· Poll the whole screen – this will poll the entire screen for updates on each cycle instead of just the foreground window(s).  As expected, it can cause a performance hit on the remote computer.

· Filter Events that have no effect – This filters out changes on the remote system that aren’t visible on the monitor.  I’d leave that checked unless there’s a specific need to uncheck it.

· Sharing – This determines at the server level what happens if two different consoles attempt to remote control the desktop at the same time.

o Always Shared – no matter what setting the connected client(s) have set, the server will override them and allow the desktop to be shared by all connections

o Never share – no matter what setting the connected client(s) have set, the server will override them and disallow the desktop to be shared by all connections

o Use Client Defaults – This lets the client settings decide.  If the connecting client is set to disallow sharing, all existing connections will be dropped in favor of the newly connecting client.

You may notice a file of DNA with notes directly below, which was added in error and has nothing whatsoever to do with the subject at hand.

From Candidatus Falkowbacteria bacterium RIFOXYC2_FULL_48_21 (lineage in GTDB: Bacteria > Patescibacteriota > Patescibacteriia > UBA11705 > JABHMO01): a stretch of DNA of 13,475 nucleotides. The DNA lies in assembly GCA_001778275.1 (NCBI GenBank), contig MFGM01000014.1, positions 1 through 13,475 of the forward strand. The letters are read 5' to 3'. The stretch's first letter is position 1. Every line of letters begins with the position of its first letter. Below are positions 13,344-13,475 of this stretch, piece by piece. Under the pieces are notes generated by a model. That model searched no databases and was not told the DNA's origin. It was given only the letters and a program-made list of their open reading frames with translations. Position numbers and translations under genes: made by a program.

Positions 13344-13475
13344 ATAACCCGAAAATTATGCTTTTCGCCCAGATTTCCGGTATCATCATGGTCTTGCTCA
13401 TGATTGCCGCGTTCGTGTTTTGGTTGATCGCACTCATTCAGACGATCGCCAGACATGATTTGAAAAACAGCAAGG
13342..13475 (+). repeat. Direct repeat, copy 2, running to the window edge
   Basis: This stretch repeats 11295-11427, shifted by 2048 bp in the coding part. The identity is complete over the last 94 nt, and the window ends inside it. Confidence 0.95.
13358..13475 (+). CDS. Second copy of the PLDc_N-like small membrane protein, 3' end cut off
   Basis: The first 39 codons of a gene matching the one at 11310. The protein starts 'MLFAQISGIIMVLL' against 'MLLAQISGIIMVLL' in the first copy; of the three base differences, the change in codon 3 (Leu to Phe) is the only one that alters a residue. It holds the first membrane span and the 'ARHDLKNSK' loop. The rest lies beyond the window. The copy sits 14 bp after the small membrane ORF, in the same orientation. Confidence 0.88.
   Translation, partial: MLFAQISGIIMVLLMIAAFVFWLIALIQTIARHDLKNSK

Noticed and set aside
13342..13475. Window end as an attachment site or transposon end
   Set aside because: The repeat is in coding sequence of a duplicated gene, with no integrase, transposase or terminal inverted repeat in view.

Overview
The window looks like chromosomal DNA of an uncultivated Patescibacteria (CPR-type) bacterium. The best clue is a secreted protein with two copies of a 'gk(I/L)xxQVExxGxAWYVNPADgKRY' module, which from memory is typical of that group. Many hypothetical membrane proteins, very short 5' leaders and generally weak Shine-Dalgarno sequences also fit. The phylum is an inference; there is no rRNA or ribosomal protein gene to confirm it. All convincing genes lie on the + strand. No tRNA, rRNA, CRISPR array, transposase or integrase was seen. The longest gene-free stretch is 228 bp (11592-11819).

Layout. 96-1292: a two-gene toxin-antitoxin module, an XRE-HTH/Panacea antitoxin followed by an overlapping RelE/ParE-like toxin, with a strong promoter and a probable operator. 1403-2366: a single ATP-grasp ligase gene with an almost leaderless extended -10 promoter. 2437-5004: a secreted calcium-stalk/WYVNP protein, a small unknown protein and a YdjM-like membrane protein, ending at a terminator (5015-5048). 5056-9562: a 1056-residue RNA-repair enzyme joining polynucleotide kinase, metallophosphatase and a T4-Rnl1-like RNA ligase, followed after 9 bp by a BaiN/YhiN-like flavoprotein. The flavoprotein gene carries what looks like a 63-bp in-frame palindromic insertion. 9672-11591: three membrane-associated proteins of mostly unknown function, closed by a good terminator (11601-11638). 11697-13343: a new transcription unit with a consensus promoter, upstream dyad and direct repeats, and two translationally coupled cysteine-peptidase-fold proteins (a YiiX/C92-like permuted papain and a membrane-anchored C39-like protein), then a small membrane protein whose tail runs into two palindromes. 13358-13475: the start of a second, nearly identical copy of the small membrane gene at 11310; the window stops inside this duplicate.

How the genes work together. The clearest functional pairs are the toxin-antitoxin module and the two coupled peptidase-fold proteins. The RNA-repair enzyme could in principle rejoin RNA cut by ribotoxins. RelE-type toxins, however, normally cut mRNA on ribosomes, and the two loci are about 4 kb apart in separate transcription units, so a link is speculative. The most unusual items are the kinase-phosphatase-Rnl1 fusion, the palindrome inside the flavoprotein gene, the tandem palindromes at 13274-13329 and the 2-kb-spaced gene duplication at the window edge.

· Accept Pointer Events – to accept mouse input from the connected clients or not

· Accept Keyboard Events – to accept keyboard input from the connected clients or not

· Accept clipboard Updates – When checked, anything copied to and from the clipboard at either computer is passed through the VNC connection to the remote computer.  If this is enabled, be careful of what you copy into the clipboard while in a VNC session.

· Send Clipboard Updates – this controls whether anything copied to the clipboard on the server is sent back to the client’s clipboard for pasting.

· Clipboard events affect the screen saver – If enabled, the screen saver will be disrupted on the server if the client copies something to their clipbard

· Disable local inputs – This will disable the remote servers keyboard and mouse while someone is connected to the server.

Special Options

Here’s where we can set some things that are specific to UltraVNC along with other settings that you may be interested in.

· Disable Tray Icon – This hides the VNC icon on the remote computer.  Normally, while the service is running, there’s a little icon by the clock that gives information about the server and allows users to change settings.  Hiding the icon can take away the temptation to tamper.

· Allow users to shut down VNC – When this is checked and the user right-clicks the icon in the task bar for the server mentioned above, the option to shut down the server will be grayed out.

· Allow users to change and access settings – When this is checked and the user right-clicks the icon in the task bar for the server mentioned above, the option to open the settings window for the server will be grayed out.